A song and dance about village life

A performance troupe is hoping to make a difference in the fight for indigenous lifestyles

PUBLISHED : Monday, 23 September, 2013, 12:00am
UPDATED : Monday, 23 September, 2013, 4:41am

A group of artists is urging the government to think twice before uprooting rural communities to meet housing demand.

The artists from Pants Theatre Production have created a show dedicated to the redevelopment of Tsoi Yuen Tsuen, which was demolished in 2011.

While writing the script they interviewed more than 20 villagers. Some have already moved to public housing, but others are awaiting relocation - living in temporary buildings while waiting for a new Tsoi Yuen Tsuen to be built in Pat Heung.

The group also talked to activists who helped the villagers fight for compensation.

"I felt the impact of humanity when I listened to their stories," said artistic director Wu Hoi-fai. "What they lost might seem physical, but it's an intangible thing between them and their land."

Wu spoke of an old villager who had to leave behind the trees she had planted when she gave birth to her children.

"She'll never be compensated, no matter what you give her," he said.

Actor and producer Desmond Lai Ho-yin said: "They cherish their memories.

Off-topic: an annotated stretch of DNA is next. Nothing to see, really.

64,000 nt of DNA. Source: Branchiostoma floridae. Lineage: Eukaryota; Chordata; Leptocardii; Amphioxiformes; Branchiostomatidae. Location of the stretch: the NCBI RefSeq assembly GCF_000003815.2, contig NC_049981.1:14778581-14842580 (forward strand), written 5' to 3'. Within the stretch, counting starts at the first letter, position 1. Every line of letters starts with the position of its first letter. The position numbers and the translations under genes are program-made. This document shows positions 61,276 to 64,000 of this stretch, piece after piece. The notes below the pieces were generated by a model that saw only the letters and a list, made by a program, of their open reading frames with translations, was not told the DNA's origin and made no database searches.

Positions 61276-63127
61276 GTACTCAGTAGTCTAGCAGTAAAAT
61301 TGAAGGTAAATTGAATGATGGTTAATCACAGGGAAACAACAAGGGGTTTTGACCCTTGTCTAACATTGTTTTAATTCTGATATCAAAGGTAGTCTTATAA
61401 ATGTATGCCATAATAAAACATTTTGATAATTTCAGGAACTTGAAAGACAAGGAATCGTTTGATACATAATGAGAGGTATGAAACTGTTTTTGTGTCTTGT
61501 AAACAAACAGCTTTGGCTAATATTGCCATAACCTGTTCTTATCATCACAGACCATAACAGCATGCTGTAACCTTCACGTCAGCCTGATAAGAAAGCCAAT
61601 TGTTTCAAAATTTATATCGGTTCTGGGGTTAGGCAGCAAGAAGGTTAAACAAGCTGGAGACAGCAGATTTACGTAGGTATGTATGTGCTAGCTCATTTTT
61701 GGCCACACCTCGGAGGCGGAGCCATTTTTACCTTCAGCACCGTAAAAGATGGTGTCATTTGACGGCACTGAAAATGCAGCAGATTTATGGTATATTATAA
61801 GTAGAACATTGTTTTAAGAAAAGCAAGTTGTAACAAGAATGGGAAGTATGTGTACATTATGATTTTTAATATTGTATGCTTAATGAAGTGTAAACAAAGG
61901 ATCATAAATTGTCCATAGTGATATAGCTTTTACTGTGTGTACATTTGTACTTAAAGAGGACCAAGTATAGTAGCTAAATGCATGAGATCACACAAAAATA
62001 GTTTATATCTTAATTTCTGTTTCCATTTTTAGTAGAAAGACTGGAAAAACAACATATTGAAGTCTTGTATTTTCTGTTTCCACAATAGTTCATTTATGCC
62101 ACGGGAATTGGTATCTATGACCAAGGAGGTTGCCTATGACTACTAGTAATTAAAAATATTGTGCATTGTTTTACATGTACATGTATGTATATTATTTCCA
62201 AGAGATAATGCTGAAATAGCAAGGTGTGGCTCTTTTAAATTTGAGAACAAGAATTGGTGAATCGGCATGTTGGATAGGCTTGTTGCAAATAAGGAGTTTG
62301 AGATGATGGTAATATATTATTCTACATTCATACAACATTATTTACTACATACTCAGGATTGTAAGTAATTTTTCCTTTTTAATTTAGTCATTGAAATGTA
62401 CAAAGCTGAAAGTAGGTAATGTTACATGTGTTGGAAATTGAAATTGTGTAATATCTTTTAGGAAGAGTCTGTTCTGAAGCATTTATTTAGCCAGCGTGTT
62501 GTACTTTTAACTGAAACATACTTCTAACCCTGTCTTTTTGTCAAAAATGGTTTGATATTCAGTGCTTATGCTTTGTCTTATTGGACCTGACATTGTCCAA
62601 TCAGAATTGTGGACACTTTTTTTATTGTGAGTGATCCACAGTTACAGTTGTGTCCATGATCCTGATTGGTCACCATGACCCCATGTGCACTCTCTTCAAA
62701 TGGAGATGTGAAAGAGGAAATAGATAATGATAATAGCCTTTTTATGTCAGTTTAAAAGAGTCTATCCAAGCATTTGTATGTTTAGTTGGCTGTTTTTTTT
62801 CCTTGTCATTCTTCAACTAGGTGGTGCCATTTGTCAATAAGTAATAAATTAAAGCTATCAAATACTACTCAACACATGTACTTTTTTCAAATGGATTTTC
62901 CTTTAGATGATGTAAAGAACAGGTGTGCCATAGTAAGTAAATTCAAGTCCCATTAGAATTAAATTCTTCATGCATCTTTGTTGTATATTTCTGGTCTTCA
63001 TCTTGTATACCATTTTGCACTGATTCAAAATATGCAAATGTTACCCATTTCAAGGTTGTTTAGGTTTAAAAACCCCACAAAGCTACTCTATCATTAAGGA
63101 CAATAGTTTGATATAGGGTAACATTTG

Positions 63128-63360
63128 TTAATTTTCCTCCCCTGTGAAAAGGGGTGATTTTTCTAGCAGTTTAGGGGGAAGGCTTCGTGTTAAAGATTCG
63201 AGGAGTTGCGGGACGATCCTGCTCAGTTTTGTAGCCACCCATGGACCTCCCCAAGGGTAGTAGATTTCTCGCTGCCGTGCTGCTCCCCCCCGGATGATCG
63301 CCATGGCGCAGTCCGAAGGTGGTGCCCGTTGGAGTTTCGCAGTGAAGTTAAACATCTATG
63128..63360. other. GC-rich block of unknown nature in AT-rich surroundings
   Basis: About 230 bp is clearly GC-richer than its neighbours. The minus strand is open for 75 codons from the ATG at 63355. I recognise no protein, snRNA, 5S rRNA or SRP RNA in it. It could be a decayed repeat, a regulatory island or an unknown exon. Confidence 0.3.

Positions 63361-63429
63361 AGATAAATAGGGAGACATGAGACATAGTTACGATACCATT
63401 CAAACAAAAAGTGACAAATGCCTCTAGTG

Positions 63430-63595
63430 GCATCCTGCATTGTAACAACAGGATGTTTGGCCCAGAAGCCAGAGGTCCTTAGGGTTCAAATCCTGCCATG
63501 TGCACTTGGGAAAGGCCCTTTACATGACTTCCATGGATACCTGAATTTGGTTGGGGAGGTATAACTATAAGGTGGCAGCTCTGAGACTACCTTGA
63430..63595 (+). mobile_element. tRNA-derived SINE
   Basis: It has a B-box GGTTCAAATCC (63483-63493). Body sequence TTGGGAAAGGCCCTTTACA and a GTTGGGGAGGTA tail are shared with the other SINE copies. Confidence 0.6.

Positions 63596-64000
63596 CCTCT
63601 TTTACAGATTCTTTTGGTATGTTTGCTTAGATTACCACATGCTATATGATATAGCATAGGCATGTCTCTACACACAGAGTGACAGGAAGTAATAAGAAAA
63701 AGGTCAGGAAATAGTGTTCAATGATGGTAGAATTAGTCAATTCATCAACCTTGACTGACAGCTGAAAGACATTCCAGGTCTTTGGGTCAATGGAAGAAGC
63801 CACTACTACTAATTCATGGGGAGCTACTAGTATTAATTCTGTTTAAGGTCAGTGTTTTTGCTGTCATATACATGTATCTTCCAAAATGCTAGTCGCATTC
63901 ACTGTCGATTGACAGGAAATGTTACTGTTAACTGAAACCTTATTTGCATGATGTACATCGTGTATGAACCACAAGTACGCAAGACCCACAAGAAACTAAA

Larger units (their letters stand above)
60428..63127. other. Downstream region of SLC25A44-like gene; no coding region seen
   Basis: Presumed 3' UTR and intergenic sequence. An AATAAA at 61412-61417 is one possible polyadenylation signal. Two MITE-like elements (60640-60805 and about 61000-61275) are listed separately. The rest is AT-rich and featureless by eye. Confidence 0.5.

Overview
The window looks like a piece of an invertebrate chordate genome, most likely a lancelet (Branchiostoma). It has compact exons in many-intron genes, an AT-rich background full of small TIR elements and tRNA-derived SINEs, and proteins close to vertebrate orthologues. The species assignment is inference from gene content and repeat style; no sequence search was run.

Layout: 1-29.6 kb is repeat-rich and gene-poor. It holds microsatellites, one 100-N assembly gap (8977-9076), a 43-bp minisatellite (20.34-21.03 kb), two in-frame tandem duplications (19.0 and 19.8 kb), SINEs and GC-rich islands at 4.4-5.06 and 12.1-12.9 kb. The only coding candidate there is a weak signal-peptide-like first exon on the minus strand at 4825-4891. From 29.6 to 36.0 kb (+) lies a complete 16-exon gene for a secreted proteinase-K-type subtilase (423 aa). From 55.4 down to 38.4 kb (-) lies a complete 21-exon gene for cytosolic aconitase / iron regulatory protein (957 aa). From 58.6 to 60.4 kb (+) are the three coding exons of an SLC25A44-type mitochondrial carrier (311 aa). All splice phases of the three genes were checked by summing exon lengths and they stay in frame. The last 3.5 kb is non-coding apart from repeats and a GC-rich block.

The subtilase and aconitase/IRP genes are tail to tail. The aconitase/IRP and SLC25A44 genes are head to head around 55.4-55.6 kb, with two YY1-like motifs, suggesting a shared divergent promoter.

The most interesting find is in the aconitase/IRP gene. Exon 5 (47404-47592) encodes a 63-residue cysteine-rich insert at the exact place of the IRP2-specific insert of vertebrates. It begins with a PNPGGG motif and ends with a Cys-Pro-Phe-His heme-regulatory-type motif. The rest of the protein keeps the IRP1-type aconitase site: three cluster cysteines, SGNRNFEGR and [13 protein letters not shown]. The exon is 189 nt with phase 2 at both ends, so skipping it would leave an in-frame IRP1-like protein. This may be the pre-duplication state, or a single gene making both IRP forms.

"While not all of them farmed, they cherish the times they lived in their old homes."

One man missed the fact that he could repair everything at his home with his welding equipment and drill.

Now, living in a flat in Tin Shui Wai, there is not even enough space for him to keep his tools at home.

The government decided in 2008 to relocate people in Tsoi Yuen Tsuen to make way for a depot for the cross-border express railway project.

As more new town development projects are mooted, Wu hopes the government will consider alternative options before wiping village communities off the map.

"It's sad how those in power evaluate plans only in terms of money and the practical details of accommodating those who are displaced," he said.

"But non-material things cannot be restored."

The free one-hour Pants Theatre Production performance features five actors, each playing several characters.

It will run from November 2 for three consecutive weekends in the afternoon at various locations around the city.